On this edition for Sunday, April 24, President Barack Obama seeks common ground with German Chancellor Angela Merkel on trade, migrants and fighting terrorism. Later, a preview of what to expect from voters during the presidential primaries in five northeast states. Megan Thompson anchors from New York.
    Original Air Date: April 24, 2016
    HANOVER, GERMANY - APRIL 24:  U.S. President Barack Obama waves during a welcome ceremony at Herrenhausen Palace accompanied by German Chancellor Angela Merkel on Obama's first day of a two-day trip to Germany on April 24, 2016 in Hanover, Germany. Obama is in Hanover to visit the Hanover Messe, the world's biggest industrial fair, and tomorrow will meet with other western European leaders.  (Photo by Michael Ukas - Pool / Getty Images)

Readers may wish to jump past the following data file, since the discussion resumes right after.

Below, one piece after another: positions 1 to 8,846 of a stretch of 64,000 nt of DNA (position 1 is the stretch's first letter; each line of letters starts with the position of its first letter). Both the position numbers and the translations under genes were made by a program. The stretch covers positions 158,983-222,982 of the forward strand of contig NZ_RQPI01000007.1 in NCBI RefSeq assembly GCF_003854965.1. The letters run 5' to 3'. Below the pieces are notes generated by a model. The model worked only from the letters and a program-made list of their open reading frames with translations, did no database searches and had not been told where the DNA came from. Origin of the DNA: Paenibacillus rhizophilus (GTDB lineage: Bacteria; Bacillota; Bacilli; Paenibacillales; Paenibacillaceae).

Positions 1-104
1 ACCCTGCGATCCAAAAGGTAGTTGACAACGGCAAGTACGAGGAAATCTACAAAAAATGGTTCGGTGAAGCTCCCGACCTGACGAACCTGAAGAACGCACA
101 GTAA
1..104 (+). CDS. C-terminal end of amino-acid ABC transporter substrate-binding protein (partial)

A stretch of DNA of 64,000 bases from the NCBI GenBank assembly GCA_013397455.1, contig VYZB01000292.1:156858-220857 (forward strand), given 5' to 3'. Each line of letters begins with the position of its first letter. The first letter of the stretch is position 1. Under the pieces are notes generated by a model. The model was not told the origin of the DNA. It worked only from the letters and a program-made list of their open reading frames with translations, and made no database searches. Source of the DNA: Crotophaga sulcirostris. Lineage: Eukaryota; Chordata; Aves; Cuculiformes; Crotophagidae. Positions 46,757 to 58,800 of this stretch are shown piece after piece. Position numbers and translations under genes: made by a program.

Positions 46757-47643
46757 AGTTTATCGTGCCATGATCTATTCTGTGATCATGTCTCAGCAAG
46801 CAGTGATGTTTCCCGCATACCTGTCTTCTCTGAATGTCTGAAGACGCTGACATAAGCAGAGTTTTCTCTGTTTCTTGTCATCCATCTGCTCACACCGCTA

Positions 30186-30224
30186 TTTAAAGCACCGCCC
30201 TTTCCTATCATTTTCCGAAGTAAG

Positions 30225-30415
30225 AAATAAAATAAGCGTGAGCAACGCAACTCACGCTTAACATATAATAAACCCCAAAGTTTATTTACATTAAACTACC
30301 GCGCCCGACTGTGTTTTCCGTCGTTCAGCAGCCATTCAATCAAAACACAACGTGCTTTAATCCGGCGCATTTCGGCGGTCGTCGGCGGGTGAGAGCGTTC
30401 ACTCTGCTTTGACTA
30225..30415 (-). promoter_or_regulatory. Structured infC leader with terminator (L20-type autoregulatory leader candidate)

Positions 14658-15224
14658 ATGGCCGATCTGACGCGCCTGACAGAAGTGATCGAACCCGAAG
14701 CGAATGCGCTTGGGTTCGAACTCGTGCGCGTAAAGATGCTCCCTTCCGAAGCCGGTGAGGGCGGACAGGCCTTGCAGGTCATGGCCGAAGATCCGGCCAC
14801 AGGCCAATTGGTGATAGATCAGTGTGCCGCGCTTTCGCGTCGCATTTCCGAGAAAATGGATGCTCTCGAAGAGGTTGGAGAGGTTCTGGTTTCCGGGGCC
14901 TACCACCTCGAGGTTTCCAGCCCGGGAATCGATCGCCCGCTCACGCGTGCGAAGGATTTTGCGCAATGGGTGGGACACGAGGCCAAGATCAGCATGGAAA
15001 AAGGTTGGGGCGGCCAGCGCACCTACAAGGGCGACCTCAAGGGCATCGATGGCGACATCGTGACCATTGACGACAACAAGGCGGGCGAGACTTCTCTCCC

• How are voters expected to lean in Pennsylvania primary?
    Of the five northeast states holding primaries on Tuesday, Pennsylvania is the biggest prize, with 71 national convention delegates at stake for Republicans and 210 for Democrats. Political reporter Jonathan Tamari from the Philadelphia Enquirer joins Megan Thompson with the latest on what to expect from Tuesday’s vote.
    Original Air Date: April 24, 2016
    Voting machine operator Robin Coffee-Ruff hands a sticker to a voter who cast his ballot at West Philadelphia High School on U.S. midterm election day morning in Philadelphia, Pennsylvania, November 4, 2014.  REUTERS/Mark Makela (UNITED STATES - Tags: POLITICS ELECTIONS) - RTR4CT7R
  • Grim realities on the ground in Ukraine
    Ukraine has faced many challenges in the two years since violent protests drove the country’s president from office. The Russian occupation of the Crimean Peninsula in particular sparked a military conflict between pro-Russian secessionists and Ukraine’s government. Correspondent Kira Kay and Producer Jason Maloney from the Bureau for International Reporting take us inside Ukraine to asses the country’s struggle for political change and stability.
    Original Air Date: April 24, 2016